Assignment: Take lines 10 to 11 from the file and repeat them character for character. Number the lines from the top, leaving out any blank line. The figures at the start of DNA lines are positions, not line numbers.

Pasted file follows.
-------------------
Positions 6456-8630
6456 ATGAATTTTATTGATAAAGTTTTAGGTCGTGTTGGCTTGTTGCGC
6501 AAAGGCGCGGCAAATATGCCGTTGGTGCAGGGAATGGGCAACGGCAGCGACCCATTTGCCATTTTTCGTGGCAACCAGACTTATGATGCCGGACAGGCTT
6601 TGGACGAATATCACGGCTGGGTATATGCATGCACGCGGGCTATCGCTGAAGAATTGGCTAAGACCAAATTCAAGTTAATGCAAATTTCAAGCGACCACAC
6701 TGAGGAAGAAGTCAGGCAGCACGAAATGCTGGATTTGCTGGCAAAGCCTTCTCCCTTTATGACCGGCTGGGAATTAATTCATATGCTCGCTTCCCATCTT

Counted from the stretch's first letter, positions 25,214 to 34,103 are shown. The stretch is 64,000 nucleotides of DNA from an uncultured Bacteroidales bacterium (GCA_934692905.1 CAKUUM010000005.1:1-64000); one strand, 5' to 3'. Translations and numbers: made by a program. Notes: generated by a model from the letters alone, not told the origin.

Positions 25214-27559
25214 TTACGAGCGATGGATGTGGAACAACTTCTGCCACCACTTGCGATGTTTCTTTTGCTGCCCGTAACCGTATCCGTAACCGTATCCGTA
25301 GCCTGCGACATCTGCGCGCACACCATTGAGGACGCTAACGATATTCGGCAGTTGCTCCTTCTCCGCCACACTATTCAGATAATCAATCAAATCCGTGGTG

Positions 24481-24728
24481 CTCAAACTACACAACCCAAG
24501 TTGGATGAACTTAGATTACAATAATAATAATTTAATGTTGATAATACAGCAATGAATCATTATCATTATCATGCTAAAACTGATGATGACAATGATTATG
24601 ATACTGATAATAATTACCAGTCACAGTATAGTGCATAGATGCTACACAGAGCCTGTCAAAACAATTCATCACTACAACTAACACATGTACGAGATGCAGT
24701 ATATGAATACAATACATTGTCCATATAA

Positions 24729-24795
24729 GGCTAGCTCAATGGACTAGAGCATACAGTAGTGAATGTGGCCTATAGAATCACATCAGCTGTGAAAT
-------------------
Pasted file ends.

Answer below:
Positions 24481-24728
24481 CTCAAACTACACAACCCAAG